Warren and “Squad” member insist we need to gather data on pandemic infections by race

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It’s painfully obvious that COVID-19 appears to be indiscriminate in who does and does not get infected. Yet, some democrats are demanding insight into racial data regarding COVID-19 cases, while others claim that the “wealth gap” is an underlying medical condition that can heighten one’s chances of infection.

Like a Time Life infomercial, Elizabeth Warren and Alexandria Ocasio-Cortez are singing some of their greatest hits.

Mainly the ones about race, and the display seems more ill-timed than a karaoke party at a funeral. 

Overall, the U.S. has been doing a pretty bang-up job with gathering relevant information related to COVID-19 and the viral spread.

The key word there being “relevant.”

Yet, Elizabeth Warren wants to see a racial breakdown to see if the virus disproportionately affects certain demographics. The motivation behind that is to somehow try to locate possible “racial disparities.”

Here’s what the failed presidential candidate posted on Twitter about said desires:

“Our health care system is rife with racial disparities. Racial data on [COVID-19] will be critical to ensuring an equitable and just response to this crisis across the board. But we don’t have that data—yet.”

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Finding out this information, i.e. a racial breakdown of infection nationally, would require some intense collaboration across the states and also wasting time reviewing previous infections of those deceased or recovered.

Right now, a bigger focus needs to be applied to treating all of those in need, regardless of race, and dedicating resources to study the virus – not studying its racial impact.

Apparently, plenty of others carry similar sentiments that race should be left out of this epidemic.

One person replied to Warren’s tweet with:

“As an African American this is why I left the Democratic party.  It’s the same old stuff over and over.  Everything is based on RACE, RACE, RACE party is so myopic!!!”

Another user replied with:

“This made me want to vomit. Do you want them to stop important work to count up the colors of those that died?”

There’s logic in those responses as well, as there are more pressing issues to address than just seeing if hospitals might not be administering care to certain demographics or if the virus disproportionately affects minorities.

Furthermore, the notion that hospitals would be turning away minorities leans more on the outrageous side. Every hospital treats people based upon severity of the circumstances in emergency situations, not based upon one’s race.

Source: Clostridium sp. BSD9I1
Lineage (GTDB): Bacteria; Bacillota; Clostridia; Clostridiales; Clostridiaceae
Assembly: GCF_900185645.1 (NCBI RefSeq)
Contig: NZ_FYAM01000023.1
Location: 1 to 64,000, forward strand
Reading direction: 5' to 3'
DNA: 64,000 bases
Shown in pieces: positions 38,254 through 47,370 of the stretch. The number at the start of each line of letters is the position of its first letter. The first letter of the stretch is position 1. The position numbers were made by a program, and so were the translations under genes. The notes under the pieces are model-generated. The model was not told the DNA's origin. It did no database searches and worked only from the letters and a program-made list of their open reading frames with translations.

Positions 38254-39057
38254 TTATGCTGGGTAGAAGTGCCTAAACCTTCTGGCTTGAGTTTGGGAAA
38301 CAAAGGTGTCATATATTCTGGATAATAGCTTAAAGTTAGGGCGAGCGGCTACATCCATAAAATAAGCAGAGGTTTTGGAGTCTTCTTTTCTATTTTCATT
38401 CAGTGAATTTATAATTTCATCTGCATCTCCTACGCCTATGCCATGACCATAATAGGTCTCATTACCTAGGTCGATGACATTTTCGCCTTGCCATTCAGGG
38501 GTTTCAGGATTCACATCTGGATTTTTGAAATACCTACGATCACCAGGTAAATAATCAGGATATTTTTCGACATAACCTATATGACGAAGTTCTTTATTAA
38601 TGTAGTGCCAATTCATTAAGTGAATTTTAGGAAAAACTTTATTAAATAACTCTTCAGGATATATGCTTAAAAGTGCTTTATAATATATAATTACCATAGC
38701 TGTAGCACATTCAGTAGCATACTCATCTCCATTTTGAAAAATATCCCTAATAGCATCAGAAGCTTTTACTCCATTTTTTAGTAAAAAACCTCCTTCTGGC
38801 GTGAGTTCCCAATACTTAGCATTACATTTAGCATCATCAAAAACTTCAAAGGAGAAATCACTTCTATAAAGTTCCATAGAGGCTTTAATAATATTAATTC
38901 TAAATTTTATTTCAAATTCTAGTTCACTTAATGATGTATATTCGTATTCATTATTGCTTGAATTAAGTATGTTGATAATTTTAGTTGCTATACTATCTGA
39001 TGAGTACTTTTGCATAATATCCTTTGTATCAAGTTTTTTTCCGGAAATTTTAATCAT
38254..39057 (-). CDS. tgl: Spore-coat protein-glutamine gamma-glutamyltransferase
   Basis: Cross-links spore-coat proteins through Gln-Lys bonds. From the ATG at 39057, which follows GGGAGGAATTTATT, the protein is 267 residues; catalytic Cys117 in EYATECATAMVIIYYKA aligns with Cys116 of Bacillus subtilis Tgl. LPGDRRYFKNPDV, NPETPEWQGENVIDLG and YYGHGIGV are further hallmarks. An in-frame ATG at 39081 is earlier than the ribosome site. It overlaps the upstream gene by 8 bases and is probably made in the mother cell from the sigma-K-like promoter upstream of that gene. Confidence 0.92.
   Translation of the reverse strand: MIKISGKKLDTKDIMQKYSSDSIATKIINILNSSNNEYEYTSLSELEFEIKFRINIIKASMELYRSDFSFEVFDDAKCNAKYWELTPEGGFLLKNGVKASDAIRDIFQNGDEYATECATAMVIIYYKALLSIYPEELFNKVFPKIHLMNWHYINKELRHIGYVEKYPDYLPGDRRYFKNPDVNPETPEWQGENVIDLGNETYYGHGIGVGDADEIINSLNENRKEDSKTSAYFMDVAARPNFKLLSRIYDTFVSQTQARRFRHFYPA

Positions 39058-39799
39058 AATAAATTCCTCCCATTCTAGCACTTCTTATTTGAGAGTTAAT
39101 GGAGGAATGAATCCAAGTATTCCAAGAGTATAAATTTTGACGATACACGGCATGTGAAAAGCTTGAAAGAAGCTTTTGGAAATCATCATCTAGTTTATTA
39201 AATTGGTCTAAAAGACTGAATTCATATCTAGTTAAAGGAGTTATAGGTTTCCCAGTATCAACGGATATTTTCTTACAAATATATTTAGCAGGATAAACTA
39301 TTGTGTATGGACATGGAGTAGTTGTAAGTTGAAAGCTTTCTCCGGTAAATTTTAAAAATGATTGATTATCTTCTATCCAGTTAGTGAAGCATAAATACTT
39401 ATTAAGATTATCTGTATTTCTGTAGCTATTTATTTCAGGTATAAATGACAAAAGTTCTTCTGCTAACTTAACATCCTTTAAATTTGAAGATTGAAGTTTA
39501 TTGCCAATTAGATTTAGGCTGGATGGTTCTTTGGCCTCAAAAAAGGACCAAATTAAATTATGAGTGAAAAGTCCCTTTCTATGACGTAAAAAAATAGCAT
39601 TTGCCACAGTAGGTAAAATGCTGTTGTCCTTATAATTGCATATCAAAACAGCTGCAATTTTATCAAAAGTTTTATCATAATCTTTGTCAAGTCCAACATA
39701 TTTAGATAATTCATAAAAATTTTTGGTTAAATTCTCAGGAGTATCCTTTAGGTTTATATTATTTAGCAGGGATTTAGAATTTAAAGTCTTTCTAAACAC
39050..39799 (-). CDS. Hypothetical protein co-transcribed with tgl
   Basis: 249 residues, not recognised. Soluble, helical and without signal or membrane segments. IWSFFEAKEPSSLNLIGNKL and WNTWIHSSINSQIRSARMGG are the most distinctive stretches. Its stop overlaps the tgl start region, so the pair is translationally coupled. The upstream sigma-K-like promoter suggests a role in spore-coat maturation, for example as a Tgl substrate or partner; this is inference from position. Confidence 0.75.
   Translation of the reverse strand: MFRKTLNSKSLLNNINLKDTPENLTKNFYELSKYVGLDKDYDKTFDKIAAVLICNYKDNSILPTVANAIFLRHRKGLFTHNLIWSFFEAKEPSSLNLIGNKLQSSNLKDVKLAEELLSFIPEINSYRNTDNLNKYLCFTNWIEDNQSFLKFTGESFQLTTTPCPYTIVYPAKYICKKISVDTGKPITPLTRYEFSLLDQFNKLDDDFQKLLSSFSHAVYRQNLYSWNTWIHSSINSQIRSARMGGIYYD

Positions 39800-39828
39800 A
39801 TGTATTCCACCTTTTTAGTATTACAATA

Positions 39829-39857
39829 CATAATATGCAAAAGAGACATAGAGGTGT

Then, there’s AOC with her recent two-cents:

“COVID deaths are disproportionately spiking in Black + Brown communities. Why? Because the chronic toll of redlining, environmental racism, wealth gap, etc. ARE underlying health conditions. Inequality is a comorbidity. COVID relief should be drafted with a lens of reparations.”

Now, AOC made this claim that “Back + Brown” communities are showing alarming rates of infection per capita – without showing any data to back up her claim. Now, she might have been eluding to a single study released that showed the infection rate of COVID-19 in Illinois in this claim.

The study showed that 28% of those infected in Illinois were black, while the state of Illinois is about 14% black overall. But here’s the kicker, that’s for the entire state of Illinois.

When you look at Chicago, which is the state’s most populated city (and the 3rd most populated in the entire U.S.), you find that the city happens to be just over 30% black.

Would it be crazy to imagine that perhaps the most populated cities are going to be affected the worst by COVID-19?

Yet, trying to ascertain race in all this mess, or viewing things via an economic inequality lens is pointless. We’ve seen celebrities pass from the virus, those of reasonable wealth, middle class, and lower class have fallen or been infected as well.

The CDC has said time and again who are more at risk during the pandemic for COVID-19 complications. These are our elderly and those prone to respiratory issues and other mentioned medical conditions. No matter one’s race or financial well-being, everyone can take preventative measures in this time to stay safe.

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